Shore excursions are up to you (for me, that is the best time to stay on the ship and sit by the pool - everyone else is gone and it is so quiet and peaceful). The excursions can be expensive if you take the tours/excursions the ship offers. But, you will find that, at every port, there are local tour groups that will take you on a tour for much less and they will show you much more local sites. Make sure that you only take those tours that are right there at the dock. I would not suggest that you hire taxis!
    A word about medical facilities on the ship....they charge you an arm and a leg for their services!! And don't tell them that you have any signs or symptoms of fungal, bacterial or similar illnesses...you will be confined to your stateroom for the duration of the cruise (lol). Been there, done that..NOT FUN!! It is advisable that you let the cruise line know, prior to departure, that you may have special medical needs!!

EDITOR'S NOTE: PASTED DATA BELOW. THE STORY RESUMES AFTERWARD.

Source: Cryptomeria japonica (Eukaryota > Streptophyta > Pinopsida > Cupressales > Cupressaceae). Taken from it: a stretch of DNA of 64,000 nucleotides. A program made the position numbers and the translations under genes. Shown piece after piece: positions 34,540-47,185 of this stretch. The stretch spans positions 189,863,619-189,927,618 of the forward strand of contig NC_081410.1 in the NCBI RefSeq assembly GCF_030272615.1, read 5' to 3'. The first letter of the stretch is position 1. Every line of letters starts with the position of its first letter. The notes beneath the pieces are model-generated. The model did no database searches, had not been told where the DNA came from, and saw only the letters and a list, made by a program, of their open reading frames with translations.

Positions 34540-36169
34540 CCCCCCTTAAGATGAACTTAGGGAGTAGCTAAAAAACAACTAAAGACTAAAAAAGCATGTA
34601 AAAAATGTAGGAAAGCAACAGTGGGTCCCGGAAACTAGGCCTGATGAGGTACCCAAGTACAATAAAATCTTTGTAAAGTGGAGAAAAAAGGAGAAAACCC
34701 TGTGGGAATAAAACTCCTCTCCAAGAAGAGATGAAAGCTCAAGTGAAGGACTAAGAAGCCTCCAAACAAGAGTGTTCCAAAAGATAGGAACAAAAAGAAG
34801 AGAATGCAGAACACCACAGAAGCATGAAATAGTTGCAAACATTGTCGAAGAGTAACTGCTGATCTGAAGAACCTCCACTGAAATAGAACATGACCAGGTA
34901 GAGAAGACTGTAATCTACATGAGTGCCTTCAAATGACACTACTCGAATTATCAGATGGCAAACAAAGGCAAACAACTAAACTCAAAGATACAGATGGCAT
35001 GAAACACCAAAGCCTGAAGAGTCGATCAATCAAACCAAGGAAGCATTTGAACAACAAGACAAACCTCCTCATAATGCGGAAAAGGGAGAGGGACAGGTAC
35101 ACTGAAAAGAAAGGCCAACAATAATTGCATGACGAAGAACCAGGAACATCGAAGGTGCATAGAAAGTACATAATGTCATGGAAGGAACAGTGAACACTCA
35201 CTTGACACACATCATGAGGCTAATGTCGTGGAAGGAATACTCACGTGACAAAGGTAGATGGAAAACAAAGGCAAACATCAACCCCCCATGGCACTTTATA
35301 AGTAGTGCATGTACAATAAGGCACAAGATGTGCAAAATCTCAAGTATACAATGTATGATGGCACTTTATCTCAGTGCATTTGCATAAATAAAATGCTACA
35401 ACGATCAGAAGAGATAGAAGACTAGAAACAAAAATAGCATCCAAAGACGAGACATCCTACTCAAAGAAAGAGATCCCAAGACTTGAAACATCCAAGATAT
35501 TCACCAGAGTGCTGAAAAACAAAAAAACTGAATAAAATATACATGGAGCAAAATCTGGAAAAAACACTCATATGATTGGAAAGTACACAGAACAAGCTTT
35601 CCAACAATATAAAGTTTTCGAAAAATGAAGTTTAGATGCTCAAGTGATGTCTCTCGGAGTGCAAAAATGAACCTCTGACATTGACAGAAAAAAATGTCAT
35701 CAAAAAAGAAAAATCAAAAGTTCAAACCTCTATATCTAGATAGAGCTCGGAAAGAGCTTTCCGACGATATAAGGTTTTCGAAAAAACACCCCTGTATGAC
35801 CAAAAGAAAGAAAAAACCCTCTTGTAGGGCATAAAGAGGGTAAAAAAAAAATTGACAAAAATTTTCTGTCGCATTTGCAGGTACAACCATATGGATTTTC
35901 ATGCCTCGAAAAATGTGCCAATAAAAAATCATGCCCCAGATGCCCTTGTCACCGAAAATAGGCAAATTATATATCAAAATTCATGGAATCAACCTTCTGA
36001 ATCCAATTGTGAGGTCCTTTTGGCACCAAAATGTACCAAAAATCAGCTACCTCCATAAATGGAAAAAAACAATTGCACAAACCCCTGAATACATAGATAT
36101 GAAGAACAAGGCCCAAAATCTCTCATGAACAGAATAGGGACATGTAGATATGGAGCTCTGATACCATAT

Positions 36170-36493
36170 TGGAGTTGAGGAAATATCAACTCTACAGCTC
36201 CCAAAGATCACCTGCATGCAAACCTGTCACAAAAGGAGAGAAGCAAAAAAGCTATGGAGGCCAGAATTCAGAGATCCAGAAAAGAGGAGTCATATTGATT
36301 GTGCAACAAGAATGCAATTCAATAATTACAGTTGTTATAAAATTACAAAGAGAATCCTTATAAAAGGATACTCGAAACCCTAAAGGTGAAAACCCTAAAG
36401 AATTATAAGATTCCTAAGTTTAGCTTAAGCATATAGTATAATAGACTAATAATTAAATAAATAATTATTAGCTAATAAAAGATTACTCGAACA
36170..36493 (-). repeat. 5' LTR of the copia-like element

Your dream cruise sounds absolutely wonderful!! I know it is expensive..that is always a draw-back. But, believe me...you may find that it is well worth the money.
    Because cruising is so stress-free, I have NEVER had any medical emergency. In fact, I always feel better on a cruise because I spend so much time just relaxing, lying around, reading, sleeping or just enjoying the music and the people.
    Whatever you decide....I do hope that you have the most wonderful trip!
    I would love to see pictures should you decide to take the cruise!

    Peace and Blessings
    Saysusie